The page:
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Location: Buffalo, NY
Machine: PR System One BiPAP Auto
Mask: Swift FX for Her
Humidifier: System One Heated Humidif
Year Diagnosed: 2010

Re: Resmed S9 Auto vs. Respironics System One REMstar Auto

Postby hannah » Mon Oct 01, 2012 8:05 pm

That was a great response and had a bunch of stuff I didn't know.

It looked like it was all about what the algorithm does when you are truly asleep, and so it would be hard to test out how you feel about those differences in your DME's office. But there is another difference between the 2 algorithms that you CAN test out while you are awake.

The difference is in the way the machines reduce air pressure while you are EXHALING (breathing out). This is called EPR on the Resmed and C-Flex on the Respironics.

(Fair warning, I'm also comparing the previous generations, Resmed S8 vs the Repironics M-Series. The algorithms may have changed on the current generation, but my point remains: try them both to see whether you love one and hate the other.)

I had no idea about this difference until my wonderful DME pointed it out. All I knew is that I couldn't stand the Respironics's EPR, it made me feel like it was "forcing me to breath in before I was ready". I routinely turned it off and my sleep doctor routinely told me it couldn't possibly be more comfortable turned off, and he would turn it back on again (fortunately it is user-controllable.)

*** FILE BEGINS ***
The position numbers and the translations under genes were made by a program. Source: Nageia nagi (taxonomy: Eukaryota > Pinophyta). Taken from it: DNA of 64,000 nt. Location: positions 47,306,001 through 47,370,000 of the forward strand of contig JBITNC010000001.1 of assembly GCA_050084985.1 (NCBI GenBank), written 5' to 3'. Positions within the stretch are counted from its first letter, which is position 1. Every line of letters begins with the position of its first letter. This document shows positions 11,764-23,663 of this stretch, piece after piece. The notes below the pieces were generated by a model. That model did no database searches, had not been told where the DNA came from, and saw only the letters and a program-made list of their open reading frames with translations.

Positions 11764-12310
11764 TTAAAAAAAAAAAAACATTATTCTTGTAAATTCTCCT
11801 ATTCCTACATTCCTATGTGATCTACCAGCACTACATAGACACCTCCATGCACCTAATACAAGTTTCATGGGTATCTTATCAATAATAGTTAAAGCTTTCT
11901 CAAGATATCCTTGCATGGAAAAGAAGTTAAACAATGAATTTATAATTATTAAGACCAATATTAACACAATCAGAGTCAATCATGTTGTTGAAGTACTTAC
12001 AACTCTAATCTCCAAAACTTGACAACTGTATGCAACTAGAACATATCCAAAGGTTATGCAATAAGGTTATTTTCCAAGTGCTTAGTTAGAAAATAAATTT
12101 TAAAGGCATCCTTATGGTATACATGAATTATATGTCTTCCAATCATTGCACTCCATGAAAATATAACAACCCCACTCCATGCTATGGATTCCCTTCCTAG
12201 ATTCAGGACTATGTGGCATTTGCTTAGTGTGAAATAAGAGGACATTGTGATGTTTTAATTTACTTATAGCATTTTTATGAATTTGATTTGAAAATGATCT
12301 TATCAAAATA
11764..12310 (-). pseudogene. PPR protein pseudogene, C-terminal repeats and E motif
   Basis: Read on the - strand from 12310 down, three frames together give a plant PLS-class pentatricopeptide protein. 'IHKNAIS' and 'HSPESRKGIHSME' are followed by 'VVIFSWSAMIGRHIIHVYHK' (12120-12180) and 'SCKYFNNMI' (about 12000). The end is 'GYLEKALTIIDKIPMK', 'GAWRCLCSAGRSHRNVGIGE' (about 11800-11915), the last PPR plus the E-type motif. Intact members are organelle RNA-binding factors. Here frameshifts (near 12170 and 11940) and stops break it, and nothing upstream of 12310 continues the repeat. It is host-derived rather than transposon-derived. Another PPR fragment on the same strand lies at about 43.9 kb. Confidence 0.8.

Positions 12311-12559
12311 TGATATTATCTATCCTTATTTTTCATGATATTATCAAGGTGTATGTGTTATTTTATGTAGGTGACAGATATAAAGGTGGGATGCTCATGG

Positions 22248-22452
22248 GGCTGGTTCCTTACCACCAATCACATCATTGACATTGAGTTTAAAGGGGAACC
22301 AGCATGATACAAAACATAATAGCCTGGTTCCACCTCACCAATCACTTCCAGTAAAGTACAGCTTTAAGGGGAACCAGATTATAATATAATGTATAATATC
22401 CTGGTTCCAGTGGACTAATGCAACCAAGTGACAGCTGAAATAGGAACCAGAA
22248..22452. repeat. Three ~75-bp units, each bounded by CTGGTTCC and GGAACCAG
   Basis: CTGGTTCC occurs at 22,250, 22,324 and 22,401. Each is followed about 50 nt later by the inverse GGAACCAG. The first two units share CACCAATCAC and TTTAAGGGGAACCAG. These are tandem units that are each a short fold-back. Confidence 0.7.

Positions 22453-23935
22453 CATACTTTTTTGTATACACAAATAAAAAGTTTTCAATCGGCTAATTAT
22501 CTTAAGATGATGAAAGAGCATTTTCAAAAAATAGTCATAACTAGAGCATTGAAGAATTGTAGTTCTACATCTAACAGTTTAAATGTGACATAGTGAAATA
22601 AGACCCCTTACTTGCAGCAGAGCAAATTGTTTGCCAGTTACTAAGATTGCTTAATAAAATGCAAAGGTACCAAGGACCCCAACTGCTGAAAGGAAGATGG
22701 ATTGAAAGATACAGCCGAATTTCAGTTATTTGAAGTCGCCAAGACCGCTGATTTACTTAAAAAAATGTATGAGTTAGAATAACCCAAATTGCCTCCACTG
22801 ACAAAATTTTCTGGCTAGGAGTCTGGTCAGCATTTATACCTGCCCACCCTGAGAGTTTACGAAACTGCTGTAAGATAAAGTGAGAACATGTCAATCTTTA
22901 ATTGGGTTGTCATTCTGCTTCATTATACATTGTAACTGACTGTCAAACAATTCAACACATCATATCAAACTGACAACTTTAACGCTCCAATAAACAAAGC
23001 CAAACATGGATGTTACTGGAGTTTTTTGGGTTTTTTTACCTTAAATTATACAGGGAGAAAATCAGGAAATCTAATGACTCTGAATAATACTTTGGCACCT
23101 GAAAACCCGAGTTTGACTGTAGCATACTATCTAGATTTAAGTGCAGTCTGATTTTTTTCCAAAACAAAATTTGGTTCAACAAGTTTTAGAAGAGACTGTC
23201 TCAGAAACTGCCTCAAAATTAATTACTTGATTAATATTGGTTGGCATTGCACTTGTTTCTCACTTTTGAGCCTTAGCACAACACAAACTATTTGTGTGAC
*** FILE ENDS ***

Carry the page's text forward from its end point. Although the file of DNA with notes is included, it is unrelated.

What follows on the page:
What my DME did was have me lie down (if a DME fits masks or machines to you while you are sitting up, run don't walk to a different DME!) and try first one machine and then the other, with EPR and C-Flex turned on. It is important to note that he turned off Auto on both machines, as well as turning off ramping. And of course setting each machine to the same pressure. (Just to make sure, he actually repeated it a few times, with different pressures (the same on each machine) and different levels of EPR/C-Flex.)

For me the difference was night and day. For me, the Resmed feels like natural breathing. The Respironics feels like it thinks it knows better than me, and it's wrong. (And Coke beats Pepsi by a mile :-) )

Insist that your DME do this test for you on any machines your are considering.

I've talked with people who like the Respironics better, others who like the Resmed better, and plenty of people who don't feel a difference. I also talked with a different DME (at an A.W.A.K.E. meeting) who'd done a little informal experiment with the staff in his office, testing for the same EPR/C-Flex preference. He told me people were pretty much split right down the middle. But they definitely felt the difference, it's not just me!

Until then I just went around telling people "EPR is better." Now I've learned my lesson and tell people "there's a difference, you need to try it for yourself!"
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Re: Resmed S9 Auto vs. Respironics System One REMstar Auto